Tweak and crop as necessary to get the size and angle you want
Use a pattern...
There are a bunch of line patterns loaded with Illustrator by default (Open Swatch Library → Patterns → Basic Graphics → Basic Graphics Lines).
You can use them as a second fill using the appearance panel and use blending etc to get the effect you want. You can add a Transform effect to that specific fill (make sure to check ...
Here' my approach for Gimp:
Used an interesting photo with colours I liked
Source: Wikimedia - New York Times Square
Chose a region of interest from this photo
Increased saturation, contrast, and (optionally) made an indexed Image
Used the inbuilt filter paper tile with broad width and low height
Scaled image to desired width
The fun part is when only ...
These images are called illusory motion, and curiously enough, there's still no solid explanation for them (there are strong theories, though).
Some visual scientists think it has to do with fixation jitter:
involuntary eye movements that give the illusion that objects near
what you're fixated on are moving. Others think that when you glance
Method one - works with any shape.
Create a no-fill, no-stroke rectangle and place a $ sign in the middle of it. $ sign must be on top of the rectangle. The amount of space between the $ sign and the rectangle edges will determine the spacing between the repeated $ signs.
Drag all that to the Brush panel and choose Pattern Brush when asked. Then click OK ...
As you have already selected the correct answer, this is for anyone who want to know the exact steps.
Create your smallest circle using the ellipse tool, then create your biggest circle around it (copy the smaller circle then press ctrl+shift+v to paste in place and hold shift to scale up (On PC)); highlight the two and choose Object > Blend > Make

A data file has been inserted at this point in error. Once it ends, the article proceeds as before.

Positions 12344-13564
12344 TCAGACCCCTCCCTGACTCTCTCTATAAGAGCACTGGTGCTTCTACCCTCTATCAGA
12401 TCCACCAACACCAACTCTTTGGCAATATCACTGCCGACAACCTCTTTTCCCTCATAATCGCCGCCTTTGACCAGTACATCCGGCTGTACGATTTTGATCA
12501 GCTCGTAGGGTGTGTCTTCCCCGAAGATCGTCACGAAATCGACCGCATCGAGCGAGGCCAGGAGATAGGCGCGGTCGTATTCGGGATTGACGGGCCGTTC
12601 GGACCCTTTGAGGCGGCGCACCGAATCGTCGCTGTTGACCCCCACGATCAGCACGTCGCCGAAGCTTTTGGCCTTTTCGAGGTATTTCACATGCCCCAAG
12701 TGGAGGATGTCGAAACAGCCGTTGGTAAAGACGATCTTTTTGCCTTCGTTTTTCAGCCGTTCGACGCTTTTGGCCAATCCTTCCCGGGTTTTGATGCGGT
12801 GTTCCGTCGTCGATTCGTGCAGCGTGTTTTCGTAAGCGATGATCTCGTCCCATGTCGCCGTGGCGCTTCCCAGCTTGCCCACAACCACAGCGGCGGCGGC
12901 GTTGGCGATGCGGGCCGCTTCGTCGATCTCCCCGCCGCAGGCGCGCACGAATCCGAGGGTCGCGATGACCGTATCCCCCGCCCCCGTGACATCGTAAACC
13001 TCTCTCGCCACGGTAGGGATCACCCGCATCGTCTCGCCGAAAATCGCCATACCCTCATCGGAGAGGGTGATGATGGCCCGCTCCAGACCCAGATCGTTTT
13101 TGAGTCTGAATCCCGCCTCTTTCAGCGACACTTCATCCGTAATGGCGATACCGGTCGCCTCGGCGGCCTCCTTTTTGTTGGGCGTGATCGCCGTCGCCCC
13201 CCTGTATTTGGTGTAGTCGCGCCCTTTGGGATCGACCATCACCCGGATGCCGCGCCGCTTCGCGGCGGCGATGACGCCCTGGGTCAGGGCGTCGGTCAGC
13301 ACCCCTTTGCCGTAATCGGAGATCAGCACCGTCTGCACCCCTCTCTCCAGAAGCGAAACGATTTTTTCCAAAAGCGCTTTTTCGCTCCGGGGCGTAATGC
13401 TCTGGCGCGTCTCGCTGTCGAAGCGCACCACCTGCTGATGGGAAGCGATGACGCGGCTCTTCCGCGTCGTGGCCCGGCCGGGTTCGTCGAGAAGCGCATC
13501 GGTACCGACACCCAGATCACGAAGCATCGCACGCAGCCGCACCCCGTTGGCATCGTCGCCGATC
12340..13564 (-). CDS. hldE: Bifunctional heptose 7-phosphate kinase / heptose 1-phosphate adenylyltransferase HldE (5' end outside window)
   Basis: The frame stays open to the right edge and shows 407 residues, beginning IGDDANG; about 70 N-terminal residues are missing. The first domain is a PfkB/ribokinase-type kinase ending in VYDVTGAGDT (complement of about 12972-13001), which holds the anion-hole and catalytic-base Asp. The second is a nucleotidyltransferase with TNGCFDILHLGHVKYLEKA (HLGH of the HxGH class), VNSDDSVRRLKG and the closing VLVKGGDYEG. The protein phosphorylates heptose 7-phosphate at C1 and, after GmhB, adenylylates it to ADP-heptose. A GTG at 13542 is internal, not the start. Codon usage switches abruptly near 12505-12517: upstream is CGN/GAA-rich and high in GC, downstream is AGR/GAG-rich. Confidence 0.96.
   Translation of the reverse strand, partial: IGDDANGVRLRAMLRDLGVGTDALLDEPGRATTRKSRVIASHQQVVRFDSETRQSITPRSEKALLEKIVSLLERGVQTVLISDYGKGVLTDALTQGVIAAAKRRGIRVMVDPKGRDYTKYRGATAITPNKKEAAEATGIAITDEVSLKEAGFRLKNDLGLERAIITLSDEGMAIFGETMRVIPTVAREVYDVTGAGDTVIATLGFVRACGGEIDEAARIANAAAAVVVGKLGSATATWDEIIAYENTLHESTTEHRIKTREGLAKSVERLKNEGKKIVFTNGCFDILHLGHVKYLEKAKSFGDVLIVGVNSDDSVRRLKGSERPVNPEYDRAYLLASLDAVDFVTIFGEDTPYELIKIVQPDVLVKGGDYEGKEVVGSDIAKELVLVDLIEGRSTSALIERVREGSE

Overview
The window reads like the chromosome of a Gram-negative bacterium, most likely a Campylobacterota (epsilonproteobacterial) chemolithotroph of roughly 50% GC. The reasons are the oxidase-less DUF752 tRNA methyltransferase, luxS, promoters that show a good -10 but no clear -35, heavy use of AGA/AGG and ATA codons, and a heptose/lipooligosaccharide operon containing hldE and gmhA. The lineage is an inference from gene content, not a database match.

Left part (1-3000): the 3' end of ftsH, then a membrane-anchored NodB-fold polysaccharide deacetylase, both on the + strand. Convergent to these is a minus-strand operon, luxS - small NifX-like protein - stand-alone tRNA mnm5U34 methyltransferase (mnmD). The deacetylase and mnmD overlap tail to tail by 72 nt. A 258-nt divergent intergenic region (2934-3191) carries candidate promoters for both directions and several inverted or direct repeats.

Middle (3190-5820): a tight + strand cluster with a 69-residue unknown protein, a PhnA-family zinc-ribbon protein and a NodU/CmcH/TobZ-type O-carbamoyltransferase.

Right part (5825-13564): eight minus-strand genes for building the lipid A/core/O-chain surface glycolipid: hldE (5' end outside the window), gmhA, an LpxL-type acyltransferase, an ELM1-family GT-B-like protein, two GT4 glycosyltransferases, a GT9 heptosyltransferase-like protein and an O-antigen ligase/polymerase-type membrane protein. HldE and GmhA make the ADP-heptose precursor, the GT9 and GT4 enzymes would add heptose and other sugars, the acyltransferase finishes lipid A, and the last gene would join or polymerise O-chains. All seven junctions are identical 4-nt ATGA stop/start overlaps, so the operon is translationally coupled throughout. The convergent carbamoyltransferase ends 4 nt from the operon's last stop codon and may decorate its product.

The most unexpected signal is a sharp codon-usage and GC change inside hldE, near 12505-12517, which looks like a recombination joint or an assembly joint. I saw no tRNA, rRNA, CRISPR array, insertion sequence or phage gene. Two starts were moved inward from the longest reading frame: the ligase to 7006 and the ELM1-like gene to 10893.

It is not that hard. And here is how you can make it:
1. Create a desired size rectangle, add a line across it and align them properly to center. Then copy-rotate the line by 10 degrees (or 6, 360 needs to be divisible without remainder).
2. Then select all objects and click on the Divide tool on the Pathfinder Panel.
3. Now easily select every secont ...
I started with creating a circle (50pt diameter) and using a few lines and the Shape Builder Tool, I broke it into 4 equal pieces:
Then used Transform effects (Effect → Distort & Transform → Transform) to move the shape 50pt and create a bunch of copies.
Now Expanded with Object → Expand Appearance and ungrouped everything.
I now have a bunch of ...
Use Blend and Clipping Masks!
Make a text by text tool and write anything!
Press P to select pen tool and draw simple line (you can use line tool too).
Remove Fill and Give Stroke to the line eg. 4px.
Duplicate your line and drag it down and reduce stroke to very less eg. 1px;
Go to Object → Blend → Blend Options and change spacing to Specific Steps and ...
You can create your own colorful pattern, but you can also simply change the color of the built-in patterns for your file.
For example, starting from a simple shape filled with a built-in pattern:
You can change default color (black in the example) using Extensions -> Color -> Replace color command
In the pop-up windows you can replace the original ...
Create the largest one.
Then create the smallest one via Edit > Copy (Ctrl/Option+C) -> Edit > Paste in front (Ctrl/Option+F) -> scale down.
Then select both objects, go to Object -> Blend and select
There are a couple possible workarounds.
Construct patterns so the stitching is in non-critcal locations if possible.
Apply a new fill behind the pattern fill which is the primary color of the pattern.
Expand pattern fills in order to eliminate the stitching.
Turn off "Enhance thin lines" in the Acrobat Page Display Preferences. (Obviously this item can be ...
The way to go there is to create the patterns yourself - and have GIMP load them as the existing patterns that can be dragged to an active selection or used with the Bucket fill or Clone tools.
Of course, the easiest way to create them is to use GIMP itself - for a dotted pattern with B&W, for example:
Create a new image 5x5 pixel in size, with white ...
Open image in Photoshop
Go to Filters > Other > Offset
Adjust vertical offset so that the image seam is in the middle of the image
Use the liquify tool to seamlessly connect the ribbons together
Consider trimming all excess whitespace, and use background-size: contain instead
More info on the background-size property